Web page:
Feel in the hand is also important. I have arthritis, so my hands are often stiff and sore in the morning. I like a taller mug with enough surface area to wrap my fingers around and warm the swollen joints. I like a nice retention of heat that comes with thicker sides. Again, not the thin and delicate sort for me. They're pretty, but I don't like to hold them. I always feel like I will break them with my clumsiness (and often have done exactly that).

Retention of heat in the drink itself is also vital. Mugs that are too large, especially the ones that widen towards the top, have too much surface area and the drink can become cold while you are still staring blankly at the sunlight dappling the tabletop and noticing the dust motes it reveals. By the time you remember to pick it up and sip--ew! cold tea. (Oddly, I love iced tea, but cannot countenance hot tea that has become cold).

And lastly, there's the art. Whether it's caffeine humor, a picture of your kids, or just a nice pattern you like, the mug should lift your spirits when you look at it.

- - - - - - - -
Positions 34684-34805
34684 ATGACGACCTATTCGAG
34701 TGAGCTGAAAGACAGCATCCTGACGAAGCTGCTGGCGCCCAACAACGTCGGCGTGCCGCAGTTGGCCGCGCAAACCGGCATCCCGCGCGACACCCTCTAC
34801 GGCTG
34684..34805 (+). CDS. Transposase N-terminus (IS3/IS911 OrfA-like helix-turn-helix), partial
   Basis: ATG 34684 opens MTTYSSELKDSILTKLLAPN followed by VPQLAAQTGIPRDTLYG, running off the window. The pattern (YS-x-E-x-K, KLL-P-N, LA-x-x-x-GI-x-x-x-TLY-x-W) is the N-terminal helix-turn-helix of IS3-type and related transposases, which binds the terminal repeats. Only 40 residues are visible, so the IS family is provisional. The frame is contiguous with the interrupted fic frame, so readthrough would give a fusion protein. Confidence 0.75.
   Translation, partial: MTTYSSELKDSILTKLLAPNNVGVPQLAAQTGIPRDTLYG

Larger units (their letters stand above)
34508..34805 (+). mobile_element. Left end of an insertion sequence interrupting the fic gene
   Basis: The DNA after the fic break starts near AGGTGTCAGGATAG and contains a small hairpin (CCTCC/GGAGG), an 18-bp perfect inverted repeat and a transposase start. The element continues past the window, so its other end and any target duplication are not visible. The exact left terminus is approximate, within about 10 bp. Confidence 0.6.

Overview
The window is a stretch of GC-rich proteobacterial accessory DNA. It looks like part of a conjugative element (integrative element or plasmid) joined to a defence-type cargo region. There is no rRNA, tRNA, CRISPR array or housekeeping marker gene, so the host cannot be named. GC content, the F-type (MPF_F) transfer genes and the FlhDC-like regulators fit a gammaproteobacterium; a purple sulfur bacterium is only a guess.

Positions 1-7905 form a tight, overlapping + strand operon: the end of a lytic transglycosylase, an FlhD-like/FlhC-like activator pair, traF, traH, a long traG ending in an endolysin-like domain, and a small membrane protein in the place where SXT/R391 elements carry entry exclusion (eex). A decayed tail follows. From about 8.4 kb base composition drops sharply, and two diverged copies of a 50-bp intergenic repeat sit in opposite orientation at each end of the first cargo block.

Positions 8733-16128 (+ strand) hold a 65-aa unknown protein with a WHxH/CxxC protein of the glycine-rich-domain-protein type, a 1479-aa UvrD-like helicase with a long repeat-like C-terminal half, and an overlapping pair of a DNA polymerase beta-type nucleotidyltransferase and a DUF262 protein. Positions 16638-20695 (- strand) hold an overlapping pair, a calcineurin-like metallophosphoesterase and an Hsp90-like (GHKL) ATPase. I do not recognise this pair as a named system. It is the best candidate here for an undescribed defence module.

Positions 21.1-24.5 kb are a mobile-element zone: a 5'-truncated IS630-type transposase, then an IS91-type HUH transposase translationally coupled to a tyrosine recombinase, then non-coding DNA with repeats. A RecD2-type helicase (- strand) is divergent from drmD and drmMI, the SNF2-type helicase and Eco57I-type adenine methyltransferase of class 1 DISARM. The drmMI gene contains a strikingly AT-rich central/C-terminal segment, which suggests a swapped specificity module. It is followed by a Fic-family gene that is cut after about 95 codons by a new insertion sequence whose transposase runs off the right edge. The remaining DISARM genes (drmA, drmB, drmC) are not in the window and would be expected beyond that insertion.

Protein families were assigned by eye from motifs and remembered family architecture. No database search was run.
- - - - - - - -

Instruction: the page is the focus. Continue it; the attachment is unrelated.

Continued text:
So, I found my perfect one. It's my Elmo's mug. It's a traditional diner mug, hefty but not heavy in my hands, large enough to warm my hands and shaped to keep my drink warm, too. It has that curve in the side that keeps my drink pouring in the right direction. And Elmo's is special. It's the first place my now-husband and I had breakfast together. It's the one restaurant choice guaranteed to please all four Bryants. Seeing the mug lifts my heart thinking about Sweetman's face smiling in the lovely morning sunlight through their long windows or my youngest giving me a chocolate chip pancake grin, or my eldest stealing my warm cinnamon apples and giving me a teasing look that says, "What? I'm completely innocent here."

In short, it makes me feel love and loved, and that, my friends, is the right thing to drink from in the morning.

Wednesday, August 17, 2016

Guest Post: C. Hope Clark on Life Balance

It's my pleasure to hand over my blog today to C. Hope Clark. Mystery readers know her for her Edisto Island Mysteries; writers of all genres know her for her Funds for Writers newsletter. I invited Hope to talk to us about balancing a writing life with the rest of life now that she's where some of us still aspire to be: working full-time as a writer.